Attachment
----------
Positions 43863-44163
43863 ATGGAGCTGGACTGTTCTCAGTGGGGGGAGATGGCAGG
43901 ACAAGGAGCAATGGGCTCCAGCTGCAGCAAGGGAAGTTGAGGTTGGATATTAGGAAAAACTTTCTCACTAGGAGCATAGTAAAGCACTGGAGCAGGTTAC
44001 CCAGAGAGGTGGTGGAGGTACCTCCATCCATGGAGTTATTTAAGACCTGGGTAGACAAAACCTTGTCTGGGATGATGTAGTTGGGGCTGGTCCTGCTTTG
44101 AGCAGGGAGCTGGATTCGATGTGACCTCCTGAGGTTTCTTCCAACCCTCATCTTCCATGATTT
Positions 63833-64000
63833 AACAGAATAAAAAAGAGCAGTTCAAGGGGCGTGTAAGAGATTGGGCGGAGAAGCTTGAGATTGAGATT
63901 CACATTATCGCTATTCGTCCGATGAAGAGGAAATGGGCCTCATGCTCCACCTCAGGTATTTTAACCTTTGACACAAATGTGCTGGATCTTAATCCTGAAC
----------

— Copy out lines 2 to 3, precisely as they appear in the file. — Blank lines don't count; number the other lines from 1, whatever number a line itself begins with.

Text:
43863 ATGGAGCTGGACTGTTCTCAGTGGGGGGAGATGGCAGG
43901 ACAAGGAGCAATGGGCTCCAGCTGCAGCAAGGGAAGTTGAGGTTGGATATTAGGAAAAACTTTCTCACTAGGAGCATAGTAAAGCACTGGAGCAGGTTAC